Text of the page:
— Joe Alagna, Levittown

This one-way socialism idea needs to hit the dumpster — now. Why are drivers always being asked to bail out the MTA? Do train riders pay for drivers’ gas? It’s so much fun to commute with strangers in mass transit.

And the argument that trains lighten road traffic doesn’t wash with me, either. I can counter that idea by saying that drivers are responsible for less crowding and a more comfortable train ride.

— Joseph Cesare, Copiague

A good school lesson: Strength in numbers

As a teacher, I always advise the students to stand up to bullies [“Time to place a menorah in the window,” Opinion, Dec. 6]. The reason: strength in numbers.

In that same vein, I recall watching the movie “Spartacus.” Many may remember the scene in which it was demanded that Spartacus’ identity be revealed. Each of the many dozens of slaves, initially one at a time, stood and said, “I am Spartacus!” As a result, Spartacus was spared crucifixion. Again, one stick, easy to break; a bundle, not so much.

During this time of year, wouldn’t it be great if my neighbors each placed a menorah in their windows. That would be the ultimate “strength in numbers.”

— Nancy Pomeranz Romano, Massapequa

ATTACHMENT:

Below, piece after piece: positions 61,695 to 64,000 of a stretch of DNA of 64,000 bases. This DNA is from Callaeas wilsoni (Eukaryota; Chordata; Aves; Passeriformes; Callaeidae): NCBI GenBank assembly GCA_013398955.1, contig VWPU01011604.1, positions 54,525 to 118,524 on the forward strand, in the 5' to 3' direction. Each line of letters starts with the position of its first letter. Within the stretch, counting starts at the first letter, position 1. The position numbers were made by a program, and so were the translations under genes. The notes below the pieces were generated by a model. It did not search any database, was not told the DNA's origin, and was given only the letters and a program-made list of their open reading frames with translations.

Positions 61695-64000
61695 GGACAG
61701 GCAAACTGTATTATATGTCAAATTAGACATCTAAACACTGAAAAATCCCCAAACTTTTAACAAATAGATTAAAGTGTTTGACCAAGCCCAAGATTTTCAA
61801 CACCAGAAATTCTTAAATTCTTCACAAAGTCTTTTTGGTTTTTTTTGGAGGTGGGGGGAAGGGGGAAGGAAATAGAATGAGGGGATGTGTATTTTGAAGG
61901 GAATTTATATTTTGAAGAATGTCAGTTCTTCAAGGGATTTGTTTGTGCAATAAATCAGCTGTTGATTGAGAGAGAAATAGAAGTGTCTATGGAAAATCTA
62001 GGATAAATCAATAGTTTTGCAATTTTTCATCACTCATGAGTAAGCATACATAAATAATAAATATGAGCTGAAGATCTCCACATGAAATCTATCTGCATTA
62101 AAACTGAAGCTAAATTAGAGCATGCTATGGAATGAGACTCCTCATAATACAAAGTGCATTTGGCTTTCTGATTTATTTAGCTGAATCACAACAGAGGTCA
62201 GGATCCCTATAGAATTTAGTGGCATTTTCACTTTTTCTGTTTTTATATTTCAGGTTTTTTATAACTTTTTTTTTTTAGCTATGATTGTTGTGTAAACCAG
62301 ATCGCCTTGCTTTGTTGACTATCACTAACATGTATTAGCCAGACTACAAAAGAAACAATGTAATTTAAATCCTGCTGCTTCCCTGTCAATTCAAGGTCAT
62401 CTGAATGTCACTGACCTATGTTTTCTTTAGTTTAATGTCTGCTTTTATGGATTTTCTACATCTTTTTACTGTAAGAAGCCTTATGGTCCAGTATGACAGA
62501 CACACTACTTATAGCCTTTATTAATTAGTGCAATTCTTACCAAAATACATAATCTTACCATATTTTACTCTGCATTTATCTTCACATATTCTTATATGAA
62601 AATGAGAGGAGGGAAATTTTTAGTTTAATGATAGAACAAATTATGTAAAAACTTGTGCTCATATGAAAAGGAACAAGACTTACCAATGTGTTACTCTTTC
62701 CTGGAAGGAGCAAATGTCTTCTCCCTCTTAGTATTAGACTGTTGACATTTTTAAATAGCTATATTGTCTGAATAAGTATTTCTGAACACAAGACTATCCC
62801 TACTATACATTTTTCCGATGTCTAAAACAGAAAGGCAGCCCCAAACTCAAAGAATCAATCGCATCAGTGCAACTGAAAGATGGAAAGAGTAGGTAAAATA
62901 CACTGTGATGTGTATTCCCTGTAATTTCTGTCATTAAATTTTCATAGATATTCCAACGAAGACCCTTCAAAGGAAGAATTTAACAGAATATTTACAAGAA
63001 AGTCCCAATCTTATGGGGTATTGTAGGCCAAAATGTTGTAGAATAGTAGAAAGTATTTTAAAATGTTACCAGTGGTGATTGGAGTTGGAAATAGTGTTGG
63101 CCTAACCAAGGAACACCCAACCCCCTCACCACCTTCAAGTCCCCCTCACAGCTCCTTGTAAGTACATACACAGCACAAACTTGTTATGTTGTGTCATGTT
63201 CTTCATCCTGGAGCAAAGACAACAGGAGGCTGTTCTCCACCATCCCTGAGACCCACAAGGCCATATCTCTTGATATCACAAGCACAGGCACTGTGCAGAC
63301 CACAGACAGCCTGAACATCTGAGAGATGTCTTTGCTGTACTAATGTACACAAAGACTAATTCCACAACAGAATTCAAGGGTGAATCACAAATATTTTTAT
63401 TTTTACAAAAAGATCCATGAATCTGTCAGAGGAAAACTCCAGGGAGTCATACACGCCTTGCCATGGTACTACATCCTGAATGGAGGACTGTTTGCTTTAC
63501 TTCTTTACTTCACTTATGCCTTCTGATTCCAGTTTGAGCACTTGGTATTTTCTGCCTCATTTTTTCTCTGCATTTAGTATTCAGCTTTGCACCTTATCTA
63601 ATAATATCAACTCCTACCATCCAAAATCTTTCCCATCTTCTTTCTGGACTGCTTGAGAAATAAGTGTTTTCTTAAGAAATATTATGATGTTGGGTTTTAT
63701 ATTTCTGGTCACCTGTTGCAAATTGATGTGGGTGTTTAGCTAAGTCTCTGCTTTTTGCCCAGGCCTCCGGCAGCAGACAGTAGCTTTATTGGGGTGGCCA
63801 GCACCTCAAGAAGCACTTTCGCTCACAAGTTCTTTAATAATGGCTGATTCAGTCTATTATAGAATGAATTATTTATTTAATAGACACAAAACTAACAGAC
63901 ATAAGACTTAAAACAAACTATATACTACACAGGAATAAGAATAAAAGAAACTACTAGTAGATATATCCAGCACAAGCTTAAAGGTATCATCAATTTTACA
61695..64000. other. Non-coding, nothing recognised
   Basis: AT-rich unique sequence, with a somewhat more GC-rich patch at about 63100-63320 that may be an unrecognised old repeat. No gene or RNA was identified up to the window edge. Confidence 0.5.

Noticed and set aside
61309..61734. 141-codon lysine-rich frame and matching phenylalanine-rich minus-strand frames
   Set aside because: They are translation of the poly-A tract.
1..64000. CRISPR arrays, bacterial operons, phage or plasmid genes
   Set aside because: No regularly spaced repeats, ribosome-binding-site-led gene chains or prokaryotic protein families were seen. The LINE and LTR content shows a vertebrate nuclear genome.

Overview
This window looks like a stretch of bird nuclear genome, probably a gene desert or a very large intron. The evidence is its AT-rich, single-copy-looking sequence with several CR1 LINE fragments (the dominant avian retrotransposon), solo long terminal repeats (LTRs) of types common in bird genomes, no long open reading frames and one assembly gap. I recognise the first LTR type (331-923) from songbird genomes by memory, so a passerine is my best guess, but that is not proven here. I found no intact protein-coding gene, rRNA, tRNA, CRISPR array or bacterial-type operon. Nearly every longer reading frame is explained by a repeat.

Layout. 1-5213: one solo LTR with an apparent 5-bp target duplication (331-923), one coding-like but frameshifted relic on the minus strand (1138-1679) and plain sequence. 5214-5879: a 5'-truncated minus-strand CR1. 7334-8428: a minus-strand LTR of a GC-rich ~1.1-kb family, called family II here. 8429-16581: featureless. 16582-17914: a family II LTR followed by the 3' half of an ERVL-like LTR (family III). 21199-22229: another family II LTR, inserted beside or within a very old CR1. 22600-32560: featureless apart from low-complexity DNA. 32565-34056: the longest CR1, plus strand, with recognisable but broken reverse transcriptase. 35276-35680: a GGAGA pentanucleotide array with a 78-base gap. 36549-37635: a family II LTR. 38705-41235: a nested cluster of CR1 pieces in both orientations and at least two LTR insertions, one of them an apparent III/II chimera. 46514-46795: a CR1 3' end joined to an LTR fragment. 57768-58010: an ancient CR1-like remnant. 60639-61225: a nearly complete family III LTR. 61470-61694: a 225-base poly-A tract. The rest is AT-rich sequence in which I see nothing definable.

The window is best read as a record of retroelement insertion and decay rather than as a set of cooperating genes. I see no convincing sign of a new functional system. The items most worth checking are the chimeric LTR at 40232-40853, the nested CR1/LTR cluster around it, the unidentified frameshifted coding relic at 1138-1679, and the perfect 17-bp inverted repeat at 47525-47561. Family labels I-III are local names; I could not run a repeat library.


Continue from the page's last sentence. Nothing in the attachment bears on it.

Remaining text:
After the testimony before Congress Tuesday by the three wise women from the East, each a president of a major university, here are my thoughts [“Universities house antisemitism again,” Opinion, Dec. 7].

If the president of Harvard, Claudine Gay, said that calling for the genocide of Jews should be protected speech “based on the context,” well, I guess I have to agree with her since she leads perhaps the most esteemed institute of higher education in this great nation.

I guess now I can fulfill my desire to march around the campuses of these august institutions of higher learning and call for dastardly deeds to college administrators as a class, as long as I don’t contextualize it specifically with their names and don’t actually do the deeds. America — what a country! I guess now I can also scream out “Fire!” in a crowded theater as long as it’s crowded with Jews whom I didn’t specify by name.

— Joe Slater, Woodbury

I take issue with Vermont Sen. Bernie Sanders’ stance over the conflict in Israel [“Senators’ demands on Israel,” Nation, Dec. 5]. Sanders seems quite concerned about Israel’s strong response to Hamas’ attack on Oct. 7. It seems he wants to make demands on the country that was viciously attacked.

Maybe the senator should consider making demands on Hamas to hand over the hostages, including Americans, who are the people he claims to represent. Perhaps he should be concentrating on getting them home.

It is appalling that there is not more outrage over Hamas’ brutal attack, which included the rapes and murders of women. Exactly what should Israel do, nothing? While abducted Americans are still in captivity?

Sanders should use his position to get Americans home.

— Rhona Silverman, Huntington